Wednesday, April 1, 2009

Foreclosure Help - Who to Ask?

If one needs help with a mortgage modification or credit counseling it is important to consider the source of help. There may be some good private ones out their, but things are already dicey with one's mortgage and finances it may be best to turn to a non-profit that will not charge you. For many people, they are paying for services they could be receiving for free. And according to this article from the Washington Post titled Why Ask an Ex-Con for Mortgage Help? helps one realize who they may actually be getting help from when they turn to the some private sector agencies. Let's take a look at the article -

Did you hear the one about the convicted felon who's now in the mortgage-modification business? Seriously. He's even hired a PR rep, which is how he came to my attention.


Michael Sichenzia was released from state prison in New York in 2005 after serving a four-year sentence for mortgage fraud. A previous felony conviction, in 1988, involved the sale of modular homes on Long Island. Since 2006 Sichenzia has run a Florida loan-modification company that offers to help homeowners who are in danger of foreclosure. In a phone interview yesterday, he called himself a "consumer advocate" who can help troubled borrowers ask lenders for a loan modification, short sale or other alternatives to foreclosure.


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You've gotta give the guy credit for chutzpah, but that doesn't mean you ought to give him your money and Social Security number. There's a bumper crop of people hawking foreclosure-avoidance help, often for fees of $1,000 or more. I have yet to see a shred of evidence that they can do anything for borrowers that cannot be accomplished by a nonprofit counselor approved by the Department of Housing and Urban Development. And struggling homeowners simply cannot take risks with their money.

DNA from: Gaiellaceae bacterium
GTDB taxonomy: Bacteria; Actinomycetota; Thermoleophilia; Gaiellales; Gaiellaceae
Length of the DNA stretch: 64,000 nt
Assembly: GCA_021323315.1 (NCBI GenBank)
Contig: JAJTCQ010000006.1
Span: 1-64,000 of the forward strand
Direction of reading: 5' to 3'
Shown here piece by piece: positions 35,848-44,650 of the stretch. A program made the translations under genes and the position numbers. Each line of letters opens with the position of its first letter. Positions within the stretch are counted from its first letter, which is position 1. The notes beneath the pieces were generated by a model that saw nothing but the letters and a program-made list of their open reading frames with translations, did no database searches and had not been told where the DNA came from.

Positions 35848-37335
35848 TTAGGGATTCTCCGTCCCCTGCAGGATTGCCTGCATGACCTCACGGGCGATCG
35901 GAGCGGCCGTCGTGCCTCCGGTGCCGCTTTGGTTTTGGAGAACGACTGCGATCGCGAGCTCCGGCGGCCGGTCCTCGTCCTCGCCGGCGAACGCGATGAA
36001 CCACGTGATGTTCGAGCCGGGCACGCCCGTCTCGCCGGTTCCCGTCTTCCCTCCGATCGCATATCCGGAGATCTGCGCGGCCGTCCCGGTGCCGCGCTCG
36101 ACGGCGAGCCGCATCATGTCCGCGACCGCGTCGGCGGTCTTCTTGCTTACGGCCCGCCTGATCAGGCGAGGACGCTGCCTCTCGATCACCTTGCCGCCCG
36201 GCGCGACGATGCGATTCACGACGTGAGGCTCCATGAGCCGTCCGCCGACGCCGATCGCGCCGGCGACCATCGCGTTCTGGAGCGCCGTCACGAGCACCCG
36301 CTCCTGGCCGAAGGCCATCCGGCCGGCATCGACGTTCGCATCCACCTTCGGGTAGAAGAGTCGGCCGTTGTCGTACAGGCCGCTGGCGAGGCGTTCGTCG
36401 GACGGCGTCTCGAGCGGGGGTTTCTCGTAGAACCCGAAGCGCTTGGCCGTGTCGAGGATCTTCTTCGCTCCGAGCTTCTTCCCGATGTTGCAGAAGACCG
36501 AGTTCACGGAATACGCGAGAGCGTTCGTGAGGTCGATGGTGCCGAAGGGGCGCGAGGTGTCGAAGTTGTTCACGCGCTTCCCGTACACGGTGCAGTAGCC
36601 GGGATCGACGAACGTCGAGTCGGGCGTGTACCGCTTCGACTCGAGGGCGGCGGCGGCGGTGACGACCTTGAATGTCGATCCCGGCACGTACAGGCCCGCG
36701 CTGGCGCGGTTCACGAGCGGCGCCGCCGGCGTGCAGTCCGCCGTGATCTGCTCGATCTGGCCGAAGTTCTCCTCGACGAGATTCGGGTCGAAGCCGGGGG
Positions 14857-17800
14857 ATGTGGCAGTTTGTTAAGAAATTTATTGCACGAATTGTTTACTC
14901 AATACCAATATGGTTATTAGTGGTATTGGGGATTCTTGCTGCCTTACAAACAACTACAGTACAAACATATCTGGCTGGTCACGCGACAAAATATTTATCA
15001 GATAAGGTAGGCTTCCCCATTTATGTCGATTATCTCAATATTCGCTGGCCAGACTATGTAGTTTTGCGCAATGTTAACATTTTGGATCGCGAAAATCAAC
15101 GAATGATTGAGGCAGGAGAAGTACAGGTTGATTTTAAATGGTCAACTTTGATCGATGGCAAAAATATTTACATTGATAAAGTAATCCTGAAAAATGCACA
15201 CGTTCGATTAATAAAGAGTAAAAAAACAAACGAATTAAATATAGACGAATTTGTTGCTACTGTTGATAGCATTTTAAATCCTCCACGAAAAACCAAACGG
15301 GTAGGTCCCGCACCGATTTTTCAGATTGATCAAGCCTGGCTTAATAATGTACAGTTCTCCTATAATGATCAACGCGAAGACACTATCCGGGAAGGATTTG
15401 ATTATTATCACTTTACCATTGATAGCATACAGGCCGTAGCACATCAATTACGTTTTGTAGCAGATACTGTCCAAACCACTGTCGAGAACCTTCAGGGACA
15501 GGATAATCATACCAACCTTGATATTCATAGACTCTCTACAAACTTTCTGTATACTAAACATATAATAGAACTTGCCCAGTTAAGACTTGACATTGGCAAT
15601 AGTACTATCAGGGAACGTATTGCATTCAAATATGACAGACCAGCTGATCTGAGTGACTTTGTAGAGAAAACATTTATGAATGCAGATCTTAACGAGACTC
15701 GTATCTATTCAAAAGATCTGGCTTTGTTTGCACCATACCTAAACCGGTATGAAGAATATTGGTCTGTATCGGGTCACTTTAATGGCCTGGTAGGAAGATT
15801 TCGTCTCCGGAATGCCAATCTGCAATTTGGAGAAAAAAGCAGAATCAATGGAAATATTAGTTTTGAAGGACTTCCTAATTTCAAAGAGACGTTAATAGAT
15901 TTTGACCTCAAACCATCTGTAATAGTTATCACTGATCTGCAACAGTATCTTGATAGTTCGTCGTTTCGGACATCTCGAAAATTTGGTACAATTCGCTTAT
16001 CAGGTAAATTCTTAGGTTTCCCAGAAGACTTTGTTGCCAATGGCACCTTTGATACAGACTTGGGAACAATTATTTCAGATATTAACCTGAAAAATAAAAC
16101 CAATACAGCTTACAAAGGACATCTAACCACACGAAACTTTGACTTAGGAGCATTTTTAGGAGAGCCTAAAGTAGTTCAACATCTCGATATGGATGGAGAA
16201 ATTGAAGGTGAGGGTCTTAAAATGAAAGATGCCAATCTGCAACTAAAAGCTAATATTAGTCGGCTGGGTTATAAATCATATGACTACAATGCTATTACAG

High-quality, free help is available from nonprofit groups. In January I spent a day listening in on calls fielded by a counselor who works for the Homeowners Hope Hotline, 888-995-4673, and wrote about the experience for the Post's Magazine section. It can give you a glimpse of what happens after you place the call.


Our first advice would be to use all the free services available. Why pay someone for something you can get for free? Take advantage of all the county and state workshops. Call Hope Now or visit the NJ Foreclosure Mediation program well before paying someone for services.

1 comment:

lidiya said...

Hi,

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Foreclosu-re.info Team

http://www.foreclosu-re.info